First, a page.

5th lock chamber, Brunsbüttel
Large-scale project on the Kiel Canal – tidal conditions, island location, problematic soil conditions and ongoing operations
The locks system at Brunsbüttel forms the western entrance to the North Sea-Baltic Canal linking those two seas. It consists of the small double locks dating from 1895 and the large double locks built in 1914. Both sets of locks require extensive restoration. To maintain shipping operation during this period, a decision was taken to construct an additional large lock chamber. Alongside the new 5th lock chamber required, the outer port on the Elbe side needed to be adapted, the lock island converted, and the main line of the dyke integrated with the new setting.
The new lock chamber is 360 x 45 metres in size and has a depth of up to 11 metres. The sluice heads are made as concrete structures with a dry excavation pit. Building construction is affected by the confined space on the lock island between the existing locks and by the tides. There are high structural requirements as a result of the problematic soil conditions and the excessive water pressure on the deep construction pits. Complex construction-site logistics are necessary to maintain ongoing lock operations, ensure flood protection, clear potential explosive areas, and reconstruct the lock island by removing and disposing of some 1.9 million m³ of soil.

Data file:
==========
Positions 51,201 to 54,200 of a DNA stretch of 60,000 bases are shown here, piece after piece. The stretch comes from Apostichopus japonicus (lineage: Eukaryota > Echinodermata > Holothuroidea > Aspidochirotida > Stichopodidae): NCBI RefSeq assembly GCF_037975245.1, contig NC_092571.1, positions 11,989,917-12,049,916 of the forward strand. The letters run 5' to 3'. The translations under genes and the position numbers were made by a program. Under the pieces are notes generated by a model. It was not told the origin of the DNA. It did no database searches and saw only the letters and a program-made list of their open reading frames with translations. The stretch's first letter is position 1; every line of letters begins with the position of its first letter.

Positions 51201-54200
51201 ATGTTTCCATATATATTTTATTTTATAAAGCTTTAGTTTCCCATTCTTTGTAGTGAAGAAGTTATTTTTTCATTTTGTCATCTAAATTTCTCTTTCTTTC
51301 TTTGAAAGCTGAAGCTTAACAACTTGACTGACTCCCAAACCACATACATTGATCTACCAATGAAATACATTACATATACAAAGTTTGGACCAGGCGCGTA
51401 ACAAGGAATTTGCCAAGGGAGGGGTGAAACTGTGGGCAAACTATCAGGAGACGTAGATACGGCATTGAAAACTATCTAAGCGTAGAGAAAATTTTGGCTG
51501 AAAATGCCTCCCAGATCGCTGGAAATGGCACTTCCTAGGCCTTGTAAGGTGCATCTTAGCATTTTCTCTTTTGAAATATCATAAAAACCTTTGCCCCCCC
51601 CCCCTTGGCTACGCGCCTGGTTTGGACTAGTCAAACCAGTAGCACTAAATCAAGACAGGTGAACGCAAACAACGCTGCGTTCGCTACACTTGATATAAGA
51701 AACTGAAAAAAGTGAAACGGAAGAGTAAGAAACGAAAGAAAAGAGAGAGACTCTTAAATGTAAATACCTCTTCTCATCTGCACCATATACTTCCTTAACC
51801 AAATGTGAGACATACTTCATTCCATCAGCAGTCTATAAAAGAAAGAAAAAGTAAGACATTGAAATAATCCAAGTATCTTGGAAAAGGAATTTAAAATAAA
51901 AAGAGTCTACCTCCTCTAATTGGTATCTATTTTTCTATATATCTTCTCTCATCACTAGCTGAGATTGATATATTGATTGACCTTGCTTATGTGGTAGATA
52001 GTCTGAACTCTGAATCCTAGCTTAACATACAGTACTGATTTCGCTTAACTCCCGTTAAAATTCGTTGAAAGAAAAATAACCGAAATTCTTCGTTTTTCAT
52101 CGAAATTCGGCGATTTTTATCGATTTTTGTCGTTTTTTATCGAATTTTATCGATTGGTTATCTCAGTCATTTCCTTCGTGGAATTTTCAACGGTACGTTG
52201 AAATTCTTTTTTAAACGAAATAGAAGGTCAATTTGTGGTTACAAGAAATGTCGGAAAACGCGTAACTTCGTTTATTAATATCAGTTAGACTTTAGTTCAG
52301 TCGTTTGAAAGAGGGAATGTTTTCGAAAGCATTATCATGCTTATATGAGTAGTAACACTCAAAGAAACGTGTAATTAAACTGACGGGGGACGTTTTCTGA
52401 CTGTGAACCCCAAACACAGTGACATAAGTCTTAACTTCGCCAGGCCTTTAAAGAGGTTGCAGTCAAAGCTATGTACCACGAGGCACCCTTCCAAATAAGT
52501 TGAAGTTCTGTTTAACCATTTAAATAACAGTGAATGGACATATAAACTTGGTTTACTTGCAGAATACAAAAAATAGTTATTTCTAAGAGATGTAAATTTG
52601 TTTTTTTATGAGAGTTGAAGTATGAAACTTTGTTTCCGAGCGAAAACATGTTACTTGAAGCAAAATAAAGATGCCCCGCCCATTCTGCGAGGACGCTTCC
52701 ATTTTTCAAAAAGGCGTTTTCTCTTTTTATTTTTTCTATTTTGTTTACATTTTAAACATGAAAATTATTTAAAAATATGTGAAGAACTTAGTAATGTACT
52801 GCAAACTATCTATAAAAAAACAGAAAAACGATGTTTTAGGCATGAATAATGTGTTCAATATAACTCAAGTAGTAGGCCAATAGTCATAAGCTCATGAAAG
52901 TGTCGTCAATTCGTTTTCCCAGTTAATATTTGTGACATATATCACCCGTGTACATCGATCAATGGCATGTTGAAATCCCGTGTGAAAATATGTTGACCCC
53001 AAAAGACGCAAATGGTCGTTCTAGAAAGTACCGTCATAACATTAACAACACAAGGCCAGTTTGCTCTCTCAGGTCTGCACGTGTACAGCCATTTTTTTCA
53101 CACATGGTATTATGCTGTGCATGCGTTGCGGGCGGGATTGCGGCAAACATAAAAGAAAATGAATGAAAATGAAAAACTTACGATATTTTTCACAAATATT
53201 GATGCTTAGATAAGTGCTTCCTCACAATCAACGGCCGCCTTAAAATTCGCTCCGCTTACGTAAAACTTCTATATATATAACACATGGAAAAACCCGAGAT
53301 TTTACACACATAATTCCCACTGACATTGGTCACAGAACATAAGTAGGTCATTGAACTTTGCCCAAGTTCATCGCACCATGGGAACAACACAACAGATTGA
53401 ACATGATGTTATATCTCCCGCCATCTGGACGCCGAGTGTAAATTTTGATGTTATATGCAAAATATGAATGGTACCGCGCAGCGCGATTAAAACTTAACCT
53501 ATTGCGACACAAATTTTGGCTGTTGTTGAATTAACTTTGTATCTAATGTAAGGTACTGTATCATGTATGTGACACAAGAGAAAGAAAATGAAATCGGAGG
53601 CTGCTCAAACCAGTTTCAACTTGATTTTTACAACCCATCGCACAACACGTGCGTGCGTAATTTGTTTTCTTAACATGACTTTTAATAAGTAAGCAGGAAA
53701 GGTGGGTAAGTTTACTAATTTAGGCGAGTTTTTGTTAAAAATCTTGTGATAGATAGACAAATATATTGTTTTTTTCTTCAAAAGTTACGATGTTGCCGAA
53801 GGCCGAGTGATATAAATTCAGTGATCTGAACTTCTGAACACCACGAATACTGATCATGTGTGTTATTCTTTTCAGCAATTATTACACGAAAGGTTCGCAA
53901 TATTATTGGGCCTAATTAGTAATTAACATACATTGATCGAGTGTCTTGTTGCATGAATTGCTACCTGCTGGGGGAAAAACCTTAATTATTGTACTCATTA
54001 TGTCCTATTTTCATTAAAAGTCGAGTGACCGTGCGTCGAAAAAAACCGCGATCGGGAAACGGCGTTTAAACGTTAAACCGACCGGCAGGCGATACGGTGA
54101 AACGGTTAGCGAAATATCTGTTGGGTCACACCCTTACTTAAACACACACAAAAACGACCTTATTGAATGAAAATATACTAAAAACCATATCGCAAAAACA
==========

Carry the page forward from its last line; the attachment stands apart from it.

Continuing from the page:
|Client||Brunsbüttel Waterways and Shipping Authority|
|Project partners||Knabe Enders Dührkop Ingenieure, IRS Ingenieurbüro Rapsch und Schubert (on-site construction supervision)|
|Project data||Chamber length: 360 metres, Chamber width: 45 metres, Closing mechanism: sliding lock gates|
|Project status||Under construction|
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